Paired Comparison Activity

Prepared by:

Joseph Malkevitch
Department of Mathematics
York College (CUNY)
Jamaica, New York 11451


web page:

Suppose your feelings about fruit are being explored. Which fruits do you like more or less than other fruits? This is your "task." Given a pair of fruits, you have to decide which of the two fruits you prefer to the other.


Banana and Apple

If you prefer a banana to an apple, you write B > A and if you prefer an apple to a banana, you write A > B. You are not allowed to throw up your hands and say you like them equally. You are not allowed to say I have never heard of these fruits and I cannot compare them." You cannot say, "I prefer a granny smith apple to a green grape but I prefer a red grape to a granny smith apple." The rules of this "game" are that you must decide which you like better for each pair, hopefully, based on your true and honest feelings.

Here are the fruits to consider:


Question 1:

To compare the fruits above in pairs, how many comparisons will you have to carry out?

Question 2:

Carry out the task of making all the required comparisons!

Question 3:

Based on the data you produced, which fruit is your most favorite?

Question 4:

Based on the data you produced, which fruit is your least favorite?

Question 5:

Use a directed graph (digraph) to represent the data you produced.

Question 6:

Is there a way to use the digraph you produced in Question 5 to determine your most favorite and least favorite fruits?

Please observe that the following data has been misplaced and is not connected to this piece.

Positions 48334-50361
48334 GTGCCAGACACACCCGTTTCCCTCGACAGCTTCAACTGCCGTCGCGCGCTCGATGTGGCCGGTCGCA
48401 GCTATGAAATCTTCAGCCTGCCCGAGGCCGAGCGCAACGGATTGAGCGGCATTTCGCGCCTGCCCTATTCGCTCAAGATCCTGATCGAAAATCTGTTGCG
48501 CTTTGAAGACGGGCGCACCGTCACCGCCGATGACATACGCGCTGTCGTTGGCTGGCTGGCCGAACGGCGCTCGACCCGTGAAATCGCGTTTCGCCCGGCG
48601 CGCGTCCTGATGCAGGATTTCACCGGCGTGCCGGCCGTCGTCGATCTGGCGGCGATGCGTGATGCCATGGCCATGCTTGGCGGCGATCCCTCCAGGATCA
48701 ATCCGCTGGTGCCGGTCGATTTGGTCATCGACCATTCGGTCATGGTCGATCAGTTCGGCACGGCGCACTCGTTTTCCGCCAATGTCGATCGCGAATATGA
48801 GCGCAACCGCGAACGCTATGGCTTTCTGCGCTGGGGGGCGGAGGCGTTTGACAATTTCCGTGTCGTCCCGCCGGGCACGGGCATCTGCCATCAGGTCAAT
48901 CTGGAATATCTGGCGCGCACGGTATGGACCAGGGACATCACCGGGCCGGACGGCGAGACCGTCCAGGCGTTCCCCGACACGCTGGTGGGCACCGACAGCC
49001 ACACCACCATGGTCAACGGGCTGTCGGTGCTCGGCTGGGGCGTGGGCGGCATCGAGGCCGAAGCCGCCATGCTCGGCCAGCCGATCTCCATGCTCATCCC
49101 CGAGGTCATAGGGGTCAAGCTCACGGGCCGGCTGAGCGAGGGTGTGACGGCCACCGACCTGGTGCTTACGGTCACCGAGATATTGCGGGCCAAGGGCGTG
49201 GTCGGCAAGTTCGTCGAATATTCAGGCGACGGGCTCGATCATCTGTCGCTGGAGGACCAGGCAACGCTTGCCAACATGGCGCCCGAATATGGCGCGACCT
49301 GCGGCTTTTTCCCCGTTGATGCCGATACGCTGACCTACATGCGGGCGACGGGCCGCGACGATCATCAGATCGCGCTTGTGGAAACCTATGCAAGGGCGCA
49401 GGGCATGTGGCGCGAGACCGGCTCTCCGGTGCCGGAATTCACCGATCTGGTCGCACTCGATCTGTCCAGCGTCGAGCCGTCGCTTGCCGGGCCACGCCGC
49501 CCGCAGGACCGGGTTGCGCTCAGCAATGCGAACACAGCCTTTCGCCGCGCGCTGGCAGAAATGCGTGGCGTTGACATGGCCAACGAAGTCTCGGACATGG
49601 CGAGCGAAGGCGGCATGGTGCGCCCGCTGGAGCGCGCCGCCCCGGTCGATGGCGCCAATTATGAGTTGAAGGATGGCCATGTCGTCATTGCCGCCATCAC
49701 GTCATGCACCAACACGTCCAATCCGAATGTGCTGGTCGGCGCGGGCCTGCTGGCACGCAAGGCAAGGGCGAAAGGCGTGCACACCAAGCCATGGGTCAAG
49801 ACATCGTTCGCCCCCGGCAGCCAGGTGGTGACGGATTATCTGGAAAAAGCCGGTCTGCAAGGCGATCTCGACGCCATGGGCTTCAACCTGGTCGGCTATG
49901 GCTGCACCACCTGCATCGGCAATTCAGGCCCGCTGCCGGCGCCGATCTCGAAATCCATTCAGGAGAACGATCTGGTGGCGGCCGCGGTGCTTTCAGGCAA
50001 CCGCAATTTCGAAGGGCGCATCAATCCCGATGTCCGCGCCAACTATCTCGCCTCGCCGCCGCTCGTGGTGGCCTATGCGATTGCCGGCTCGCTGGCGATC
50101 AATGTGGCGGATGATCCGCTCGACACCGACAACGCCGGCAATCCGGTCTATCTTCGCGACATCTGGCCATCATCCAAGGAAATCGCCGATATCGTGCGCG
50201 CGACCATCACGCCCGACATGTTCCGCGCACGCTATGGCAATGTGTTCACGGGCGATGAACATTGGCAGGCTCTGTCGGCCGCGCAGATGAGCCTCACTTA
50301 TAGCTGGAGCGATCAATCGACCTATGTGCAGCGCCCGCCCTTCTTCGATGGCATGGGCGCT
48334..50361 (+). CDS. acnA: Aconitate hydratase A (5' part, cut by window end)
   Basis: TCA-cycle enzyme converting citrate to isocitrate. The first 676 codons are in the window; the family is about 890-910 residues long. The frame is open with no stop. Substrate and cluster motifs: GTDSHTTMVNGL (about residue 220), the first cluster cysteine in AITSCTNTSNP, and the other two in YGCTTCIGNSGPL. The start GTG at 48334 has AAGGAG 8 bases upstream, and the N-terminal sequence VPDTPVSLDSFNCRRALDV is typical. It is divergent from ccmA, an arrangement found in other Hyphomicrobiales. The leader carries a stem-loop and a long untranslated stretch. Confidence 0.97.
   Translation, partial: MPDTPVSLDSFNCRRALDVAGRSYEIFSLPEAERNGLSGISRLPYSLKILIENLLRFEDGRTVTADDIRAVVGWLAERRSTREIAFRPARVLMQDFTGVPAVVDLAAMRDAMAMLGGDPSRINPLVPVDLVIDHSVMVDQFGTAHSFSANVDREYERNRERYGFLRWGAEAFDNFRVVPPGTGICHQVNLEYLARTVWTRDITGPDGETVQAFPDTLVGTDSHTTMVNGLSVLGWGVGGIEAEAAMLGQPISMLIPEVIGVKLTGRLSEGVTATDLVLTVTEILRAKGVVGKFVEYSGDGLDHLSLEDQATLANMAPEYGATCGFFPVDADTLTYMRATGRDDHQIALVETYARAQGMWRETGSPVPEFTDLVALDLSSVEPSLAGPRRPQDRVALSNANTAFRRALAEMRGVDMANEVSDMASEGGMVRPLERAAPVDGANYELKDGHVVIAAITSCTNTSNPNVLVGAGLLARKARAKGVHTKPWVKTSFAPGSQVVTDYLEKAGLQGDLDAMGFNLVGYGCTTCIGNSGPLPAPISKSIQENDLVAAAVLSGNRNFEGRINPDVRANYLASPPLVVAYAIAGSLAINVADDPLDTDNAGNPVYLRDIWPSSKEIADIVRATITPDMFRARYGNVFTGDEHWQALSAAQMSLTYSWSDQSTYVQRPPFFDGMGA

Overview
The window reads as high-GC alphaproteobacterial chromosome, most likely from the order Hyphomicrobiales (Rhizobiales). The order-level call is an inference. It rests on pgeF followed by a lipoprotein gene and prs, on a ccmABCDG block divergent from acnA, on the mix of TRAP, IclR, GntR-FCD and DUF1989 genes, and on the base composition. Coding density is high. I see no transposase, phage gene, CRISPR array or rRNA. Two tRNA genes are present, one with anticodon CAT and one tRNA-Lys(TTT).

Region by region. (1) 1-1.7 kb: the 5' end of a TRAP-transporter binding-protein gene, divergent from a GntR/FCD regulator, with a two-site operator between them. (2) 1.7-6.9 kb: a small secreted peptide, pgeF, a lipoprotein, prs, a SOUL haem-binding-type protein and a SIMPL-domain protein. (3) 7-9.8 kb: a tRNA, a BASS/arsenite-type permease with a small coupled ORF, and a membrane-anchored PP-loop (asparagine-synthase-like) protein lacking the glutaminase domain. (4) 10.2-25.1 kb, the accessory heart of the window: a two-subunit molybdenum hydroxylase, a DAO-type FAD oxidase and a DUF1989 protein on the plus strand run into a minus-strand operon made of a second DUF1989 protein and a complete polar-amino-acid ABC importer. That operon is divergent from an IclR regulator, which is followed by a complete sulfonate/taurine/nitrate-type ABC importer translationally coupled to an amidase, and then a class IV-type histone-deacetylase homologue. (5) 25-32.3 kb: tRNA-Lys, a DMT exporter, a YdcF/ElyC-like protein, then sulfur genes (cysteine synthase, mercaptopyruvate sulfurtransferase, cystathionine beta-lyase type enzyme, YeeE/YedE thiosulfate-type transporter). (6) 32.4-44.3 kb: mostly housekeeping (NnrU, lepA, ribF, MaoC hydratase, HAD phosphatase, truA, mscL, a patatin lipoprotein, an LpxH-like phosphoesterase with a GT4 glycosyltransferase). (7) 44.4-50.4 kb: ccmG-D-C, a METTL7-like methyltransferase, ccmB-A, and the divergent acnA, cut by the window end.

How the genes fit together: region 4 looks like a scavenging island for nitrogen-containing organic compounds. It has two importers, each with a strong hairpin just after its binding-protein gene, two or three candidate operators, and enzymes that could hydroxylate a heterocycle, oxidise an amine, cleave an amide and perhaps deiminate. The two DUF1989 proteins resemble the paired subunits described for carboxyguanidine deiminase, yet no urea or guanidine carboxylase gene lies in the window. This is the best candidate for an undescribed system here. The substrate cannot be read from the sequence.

Question 7:

Based on the data you produced, can you produce a "ranking" of the seven fruits? That is, are you able to say which fruit you liked best, which you liked second best, ...., which fruit you liked least?

Question 8:

Give examples of "applied" situations where in essence the same task is being required but the ranking and paired comparisons involve something other than fruit.

Question 9:

The questions above are framed around the paired comparison of fruits. There are many other choices of things which might change your perceptions of paired comparison as an "effective" tool for obtaining preference information. For example, instead of fruits consider the following list of topics that are sometimes taught as topics in algebra/arithmetic/geometry to 8th grade students:

1 = solving linear equations
2 = irrational numbers versus rational numbers
3 = slope of a line
4 = evaluate functions
5 = solving two linear equations with two unknowns
6 = Pythagorean theorem
7 = volume of prisms, pyramids and cones

Repeat what you did in Questions 1 - 8 where this time you interpret Topic A > Topic B (in the list above) to mean that you feel it is more important for 8th grade students to master Topic A than Topic B with no allowance for being indifferent and where you are working with topics rather than fruits. You have to decide what the word "master" means for you in this context.